Berta Karlik, o. Prof. Dr.

24.1.1904 – 4.2.1990
born in Wien, Austria died in Wien, Austria

First female full professor at the University of Vienna (1956)


Ehrung Titel Datierung Fakultät
Gate of Remembrance Karlik-Tor 1998/99
Scholarships/Awards/Foundations Berta-Karlik-Programm 2011
Monument in arcaded court 2015/16 Faculty of Physics

Berta Karlik completed her studies in mathematics and physics at the University of Vienna in 1928 with excellent results (dissertation: "On the dependence of scintillations on the composition of zinc sulphide and the nature of the scintillation process"). She completed a probationary year as a teacher at a secondary school and began scientific work at the Institute for Radium Research at the Austrian Academy of Sciences. On the basis of this work, Karlik was awarded a Crosby Hall Scholarship for the academic year 1930/31 by the International Association of Academic Women. She used the scholarship to do scientific work at the Royal Institution of Great Britain in London under Sir William Bragg, where she became familiar with X-ray studies of crystal structures. Karlik also spent a long time at the Cavendish Laboratory in Cambridge, which was under the direction of Lord Rutherford. She also visited research facilities in France, such as the Institut Curie in Paris. After her return to the Radium Institute, she was employed as a research assistant in 1933. In 1933, she also received the Haitinger Prize of the Austrian Academy of Sciences together with her colleague Elizabeth Rona. In 1937, Berta Karlik habilitated in physics at the University of Vienna with the paper "Die Grenzen der Nachweisbarkeit der schweren Edelgase in Helium" and from then on taught as a private lecturer.

Unlike many other pioneering women at the University of Vienna, Berta Karlik's career was not interrupted by the annexation of Austria to the German Reich in 1938. After the beginning of the Second World War, she also benefited indirectly from the increasing conscription of male colleagues for military service and was appointed assistant at the Institute for Radium Research in 1940 and dietary lecturer in 1942. During this time, in 1943, Karlik achieved her greatest scientific success when, together with her colleague Dr. Traude Bernert, she succeeded in detecting three isotopes of the element 85, astatine, in the natural radioactive decay series.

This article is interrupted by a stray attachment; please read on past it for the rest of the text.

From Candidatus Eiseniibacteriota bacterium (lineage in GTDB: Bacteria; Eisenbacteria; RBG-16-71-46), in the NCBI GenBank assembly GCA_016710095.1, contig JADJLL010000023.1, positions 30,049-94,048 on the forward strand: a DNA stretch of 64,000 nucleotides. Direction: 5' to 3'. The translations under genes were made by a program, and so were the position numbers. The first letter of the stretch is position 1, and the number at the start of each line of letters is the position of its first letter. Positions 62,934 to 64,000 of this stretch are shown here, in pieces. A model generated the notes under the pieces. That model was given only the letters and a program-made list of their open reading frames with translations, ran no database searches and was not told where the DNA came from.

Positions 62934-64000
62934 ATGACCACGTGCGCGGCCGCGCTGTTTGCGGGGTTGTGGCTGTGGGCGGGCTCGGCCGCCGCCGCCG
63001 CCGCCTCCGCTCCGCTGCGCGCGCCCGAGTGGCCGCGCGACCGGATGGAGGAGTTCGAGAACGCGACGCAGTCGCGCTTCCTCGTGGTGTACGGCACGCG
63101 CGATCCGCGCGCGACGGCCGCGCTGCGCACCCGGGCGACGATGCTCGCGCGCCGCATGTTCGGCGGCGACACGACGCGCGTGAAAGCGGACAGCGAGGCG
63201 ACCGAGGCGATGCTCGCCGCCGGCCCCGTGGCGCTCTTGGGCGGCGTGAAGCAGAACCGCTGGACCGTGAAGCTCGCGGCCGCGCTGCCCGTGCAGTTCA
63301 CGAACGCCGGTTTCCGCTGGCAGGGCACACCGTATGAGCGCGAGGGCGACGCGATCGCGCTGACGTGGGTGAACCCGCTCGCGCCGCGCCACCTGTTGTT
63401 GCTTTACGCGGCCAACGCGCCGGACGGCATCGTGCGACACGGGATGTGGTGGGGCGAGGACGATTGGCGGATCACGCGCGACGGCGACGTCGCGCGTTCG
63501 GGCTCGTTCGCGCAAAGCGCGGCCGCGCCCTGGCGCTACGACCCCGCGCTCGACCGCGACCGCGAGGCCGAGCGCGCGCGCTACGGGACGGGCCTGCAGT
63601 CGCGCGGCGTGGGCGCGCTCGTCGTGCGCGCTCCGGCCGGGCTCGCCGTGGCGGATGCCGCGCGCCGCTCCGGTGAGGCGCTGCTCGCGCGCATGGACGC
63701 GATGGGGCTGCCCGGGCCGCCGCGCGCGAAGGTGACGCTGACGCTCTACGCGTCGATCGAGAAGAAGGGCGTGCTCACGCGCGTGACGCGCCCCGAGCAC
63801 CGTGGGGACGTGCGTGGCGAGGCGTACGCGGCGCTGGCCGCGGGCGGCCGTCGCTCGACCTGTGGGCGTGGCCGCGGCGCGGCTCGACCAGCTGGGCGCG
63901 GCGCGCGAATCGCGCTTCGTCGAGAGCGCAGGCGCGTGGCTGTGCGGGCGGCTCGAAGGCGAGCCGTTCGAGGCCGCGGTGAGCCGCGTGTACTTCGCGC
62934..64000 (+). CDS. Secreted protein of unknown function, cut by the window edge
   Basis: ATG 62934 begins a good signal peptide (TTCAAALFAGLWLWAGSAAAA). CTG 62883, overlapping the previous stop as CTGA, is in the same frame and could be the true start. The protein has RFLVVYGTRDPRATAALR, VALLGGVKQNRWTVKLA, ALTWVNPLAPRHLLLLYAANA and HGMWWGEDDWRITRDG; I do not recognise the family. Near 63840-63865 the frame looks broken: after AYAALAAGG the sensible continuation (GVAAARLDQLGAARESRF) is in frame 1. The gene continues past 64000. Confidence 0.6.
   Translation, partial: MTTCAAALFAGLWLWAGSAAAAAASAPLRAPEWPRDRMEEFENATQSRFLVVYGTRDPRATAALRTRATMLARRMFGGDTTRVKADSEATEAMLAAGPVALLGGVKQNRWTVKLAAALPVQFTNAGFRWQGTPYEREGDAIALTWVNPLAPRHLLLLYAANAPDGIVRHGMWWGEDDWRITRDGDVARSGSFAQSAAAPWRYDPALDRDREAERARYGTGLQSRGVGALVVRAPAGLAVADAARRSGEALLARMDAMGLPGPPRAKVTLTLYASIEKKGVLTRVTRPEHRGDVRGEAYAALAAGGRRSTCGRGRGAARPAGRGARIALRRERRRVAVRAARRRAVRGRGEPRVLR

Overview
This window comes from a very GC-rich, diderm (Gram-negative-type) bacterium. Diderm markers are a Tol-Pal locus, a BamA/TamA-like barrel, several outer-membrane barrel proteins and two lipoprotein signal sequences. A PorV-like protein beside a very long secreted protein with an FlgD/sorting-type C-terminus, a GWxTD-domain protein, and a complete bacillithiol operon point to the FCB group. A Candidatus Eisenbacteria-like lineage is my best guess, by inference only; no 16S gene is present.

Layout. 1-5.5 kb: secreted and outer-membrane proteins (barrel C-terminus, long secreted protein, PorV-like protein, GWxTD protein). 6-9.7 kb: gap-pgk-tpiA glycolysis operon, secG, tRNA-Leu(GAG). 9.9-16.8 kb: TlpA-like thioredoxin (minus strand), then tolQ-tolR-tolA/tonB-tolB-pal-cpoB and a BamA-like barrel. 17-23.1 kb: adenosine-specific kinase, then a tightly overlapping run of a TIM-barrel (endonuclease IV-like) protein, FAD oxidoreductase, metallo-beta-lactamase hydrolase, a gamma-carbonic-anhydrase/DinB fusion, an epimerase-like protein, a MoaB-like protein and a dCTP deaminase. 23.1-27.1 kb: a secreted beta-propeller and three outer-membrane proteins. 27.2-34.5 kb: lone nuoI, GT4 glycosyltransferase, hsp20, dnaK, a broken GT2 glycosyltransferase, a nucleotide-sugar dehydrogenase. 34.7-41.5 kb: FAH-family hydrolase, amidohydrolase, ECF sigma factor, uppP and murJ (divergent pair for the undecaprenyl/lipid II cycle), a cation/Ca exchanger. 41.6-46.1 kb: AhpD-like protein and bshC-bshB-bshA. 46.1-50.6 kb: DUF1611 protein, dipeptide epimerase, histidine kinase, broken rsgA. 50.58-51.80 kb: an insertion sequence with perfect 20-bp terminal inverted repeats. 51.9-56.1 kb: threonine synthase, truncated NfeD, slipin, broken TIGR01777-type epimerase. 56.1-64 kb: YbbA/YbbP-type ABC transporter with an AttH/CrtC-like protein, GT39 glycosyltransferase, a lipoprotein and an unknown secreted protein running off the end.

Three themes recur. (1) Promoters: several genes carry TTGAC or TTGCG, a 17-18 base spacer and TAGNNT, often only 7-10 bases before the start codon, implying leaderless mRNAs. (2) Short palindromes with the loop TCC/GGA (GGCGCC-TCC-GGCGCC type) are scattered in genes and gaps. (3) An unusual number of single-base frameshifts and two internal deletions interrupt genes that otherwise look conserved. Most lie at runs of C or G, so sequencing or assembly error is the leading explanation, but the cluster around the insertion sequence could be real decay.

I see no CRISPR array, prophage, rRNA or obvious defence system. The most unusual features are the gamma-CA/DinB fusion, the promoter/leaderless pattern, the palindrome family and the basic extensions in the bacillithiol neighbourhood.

After the end of the war in 1945, Berta Karlik took over the provisional management of the partly war-damaged Radium Institute, and in 1947 the permanent management. A further stage in her academic career was the award of the title of Associate Professor (1946). After being promoted to associate professor in 1950, she became the first woman to be appointed to a full professorship at the University of Vienna in 1956. She retired in 1974, but continued to work at the institute until her death.

She has published around seventy scientific papers, including works on luminescence in connection with radioactivity, uranium determination in seawater and investigations of noble gases. After her retirement, she has also dealt with the history of her subject and co-authored a work on the important Austrian physicist Franz Exner.

Berta Karlik's scientific work was recognized with numerous awards at home and abroad.  In 1951, she received the City of Vienna Prize for Natural Sciences and in 1973 was the first woman to be elected a full member of the Austrian Academy of Sciences. In 2011, the University of Vienna created three professorships with the Berta Karlik Program to promote excellent female scientists. In the same year, Berta-Karlik-Gasse in Vienna 13 was named after her.

She was also honored in 1998 by the naming of one of the "Gates of Remembrance" on the campus of the University of Vienna (Karlik Gate, passageway between Alser Straße/Ostarrichipark and courtyard 1). In 2016, a memorial to Berta Karlik was unveiled in the arcaded courtyard of the University of Vienna (artist: Thomas Baumann).

Katharina Kniefacz, Thomas Maisel

Zuletzt aktualisiert am 02/29/24